Last week was an interesting week for Intergalactic Delivery Driver, the game I’m currently developing. The week started with a crisis in confidence as I debated whether the meta-game would work and ended with a number of changes and much greater confidence in the quality of the game in general and the meta-game in particular.
The meta-game has always been a difficulty within the project. The core-loop was easy, it barely feels like I designed it at all. It was born of inspiration and has felt right since the start. Yes, sometimes I do wonder how many players want to play a game that involves tilting your phone, but it works so well that it’s always been worth the risk. The meta-game on the other hand is all hard graft and design. I have thought about it so much and tried so many permutations in my head, on paper and in prototypes that I am bored with it, while still trying hard to make it better. Maybe this time I am there.
When I started prototyping the game I imagined a simple level-unlock scenario, maybe with a “saga-map” like King use in most of their games. This puts all the emphasis on the core loop and lets me put all my effort into creating good quality levels for you to play. Developing those levels might lead me to introduce pick-ups, power-ups and other fun details to add joy and progression to the levels and decisions about when to use objects that span multiple levels.
But later, as the prototype developed, I decided to focus more on your career as a delivery driver. I want to use the game to comment on the idea of independence in the workplace, of working for oneself, of the importance of your personal brand, about what Tim O’Reilly calls the next:economy. With different agents and opportunities open to the player I can let you choose the direction your career takes. I can hint at what it feels like to work for yourself. I can show how hard it is to get started in this new economy, when everyone else seems to have the good contacts. How a lucky break can open new possibilities that you haven’t imagined and how your career path is based as much on luck as planning. As John Lennon sang “Life is what happens to you while you’re busy making other plans” (I used that line when talking about Freak Factory too – maybe there is a theme developing in my work).
Those are grand ambitions, and if I followed them literally then the start of the game would be slow, hard and frustrating and as your career developed your decisions, based as much on luck as judgement, would take you down a path that closed off whole sections of the game to you and made your game uniquely different to everyone else’s. The former is clearly not a good idea and the later, while interesting in concept, means producing lots more game than any one person can play or make (although procedural generation could help). Instead, I have focused on the ideas of choice and reputation. You pick the agents you work with and you build a reputation that opens up new options for your career as an Intergalactic Delivery Driver.
All of that led me to a meta-game based around a jobs board which lists a number of delivery jobs that are available to you. Different jobs have different challenges and rewards and you choose which job to attempt next. Jobs are from different agents and as you gain reputation new agents take an interest in you and offer you work. Each agent brings with them a new type of job with new skills to develop and challenges to overcome.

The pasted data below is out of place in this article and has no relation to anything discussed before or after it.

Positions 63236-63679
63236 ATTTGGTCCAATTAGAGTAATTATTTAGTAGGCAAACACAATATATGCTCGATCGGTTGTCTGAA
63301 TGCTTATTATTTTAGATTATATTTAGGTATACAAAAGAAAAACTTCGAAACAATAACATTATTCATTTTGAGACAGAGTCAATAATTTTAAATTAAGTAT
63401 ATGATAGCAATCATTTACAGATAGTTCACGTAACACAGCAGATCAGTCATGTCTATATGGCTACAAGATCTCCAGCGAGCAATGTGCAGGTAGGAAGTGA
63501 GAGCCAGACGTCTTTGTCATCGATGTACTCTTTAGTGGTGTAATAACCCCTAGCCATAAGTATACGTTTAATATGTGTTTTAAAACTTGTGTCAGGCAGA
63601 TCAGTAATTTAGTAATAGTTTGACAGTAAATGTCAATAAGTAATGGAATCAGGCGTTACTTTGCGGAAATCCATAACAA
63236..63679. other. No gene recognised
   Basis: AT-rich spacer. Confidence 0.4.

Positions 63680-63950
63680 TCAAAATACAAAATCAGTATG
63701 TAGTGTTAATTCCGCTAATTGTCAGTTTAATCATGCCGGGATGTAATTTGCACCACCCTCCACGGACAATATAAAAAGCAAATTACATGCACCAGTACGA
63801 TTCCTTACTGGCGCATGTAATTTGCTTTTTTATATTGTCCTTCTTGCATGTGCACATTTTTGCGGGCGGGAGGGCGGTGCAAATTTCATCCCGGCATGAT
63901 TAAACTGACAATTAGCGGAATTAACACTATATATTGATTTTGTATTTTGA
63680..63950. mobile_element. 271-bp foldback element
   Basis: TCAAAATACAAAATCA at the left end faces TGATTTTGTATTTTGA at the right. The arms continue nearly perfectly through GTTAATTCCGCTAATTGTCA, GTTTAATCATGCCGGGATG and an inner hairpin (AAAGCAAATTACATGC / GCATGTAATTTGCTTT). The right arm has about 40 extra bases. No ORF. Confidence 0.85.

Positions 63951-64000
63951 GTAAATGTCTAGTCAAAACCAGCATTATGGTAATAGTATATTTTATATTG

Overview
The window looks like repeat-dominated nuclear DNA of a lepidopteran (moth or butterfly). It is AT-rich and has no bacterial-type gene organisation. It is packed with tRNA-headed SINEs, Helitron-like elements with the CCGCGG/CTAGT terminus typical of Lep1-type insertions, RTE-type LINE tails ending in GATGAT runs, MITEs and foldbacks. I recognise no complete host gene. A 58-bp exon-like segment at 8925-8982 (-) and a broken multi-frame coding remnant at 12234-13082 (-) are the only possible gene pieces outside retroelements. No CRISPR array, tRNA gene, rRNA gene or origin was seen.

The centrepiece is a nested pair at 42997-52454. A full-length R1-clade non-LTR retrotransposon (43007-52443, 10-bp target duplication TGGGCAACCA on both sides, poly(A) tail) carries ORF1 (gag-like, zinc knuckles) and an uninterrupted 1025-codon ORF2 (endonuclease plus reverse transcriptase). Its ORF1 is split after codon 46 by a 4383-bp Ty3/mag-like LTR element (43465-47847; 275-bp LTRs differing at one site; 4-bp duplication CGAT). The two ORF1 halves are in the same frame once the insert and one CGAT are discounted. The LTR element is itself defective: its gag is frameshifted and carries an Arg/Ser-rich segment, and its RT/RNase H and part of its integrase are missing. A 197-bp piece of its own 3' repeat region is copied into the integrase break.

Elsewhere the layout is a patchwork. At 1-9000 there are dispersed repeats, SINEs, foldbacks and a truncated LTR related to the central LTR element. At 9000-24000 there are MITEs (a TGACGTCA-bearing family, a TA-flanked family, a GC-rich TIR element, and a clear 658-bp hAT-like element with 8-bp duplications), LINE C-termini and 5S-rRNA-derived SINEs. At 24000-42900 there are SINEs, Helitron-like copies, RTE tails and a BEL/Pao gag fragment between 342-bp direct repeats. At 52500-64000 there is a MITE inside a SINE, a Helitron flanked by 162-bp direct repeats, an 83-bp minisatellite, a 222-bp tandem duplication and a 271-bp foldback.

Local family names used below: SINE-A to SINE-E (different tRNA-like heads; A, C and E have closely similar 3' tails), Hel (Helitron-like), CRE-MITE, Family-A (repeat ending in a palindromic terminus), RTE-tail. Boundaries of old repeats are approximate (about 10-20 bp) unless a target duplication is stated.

All of which sounded good except that there is no hint to the player as to what direction to take. You are left alone with a list of jobs and little guidance to help you decide what to do next (see, it is like working for yourself!).
So last week I set out to fix this. The first step was to separate the jobs board into multiple jobs boards, one for each agency. This lets you see all the agencies at the start, see which are offering you work, and see what you need to do to gain work from the others. This gives you a clear set of goals you need to complete to get attention from the other agencies.
Having unlocked an agency the next challenge is to give the player direction and purpose when doing jobs for that agency. In real life it’s great if clients keep offering you more work, but in the game a jobs board which keeps refilling with new jobs to do makes it feel to the player like they’re not progressing at all. There are other measures of your progress – your reputation, the spaceships you own, the money you have earned, the agents that are offering you work. But when it comes to doing the deliveries, a list of deliveries that keeps refilling feels like a grind.
So what I have decided is to return back to the original plan of a level unlock game, but rather than one massive level unlock I will present each agency as a fixed set of deliveries to complete. That means that each agency will contain a set of deliveries in a particular style for you to unlock, play through, and gain three stars on. The levels within an agency get progressively harder and have a theme to tie them together based on the nature of the agency. You still get to choose which jobs to do, which agencies to develop your relationship with, and which to avoid. But you also get the attraction of completing the next level, of a clear progression through the game, and of playing the same levels as your friends.
So that’s where the game is at now. I haven’t thrown away the procedural generation code, instead I have adapted it to run within the Unity editor. When creating a new agency, I procedurally generate a set of levels for that agency based on the character of that agency. Then I play and manually adjust these levels to make them more interesting. This has enabled me to make 120 levels in an afternoon – 120 levels that I am now playing through and altering to make them better.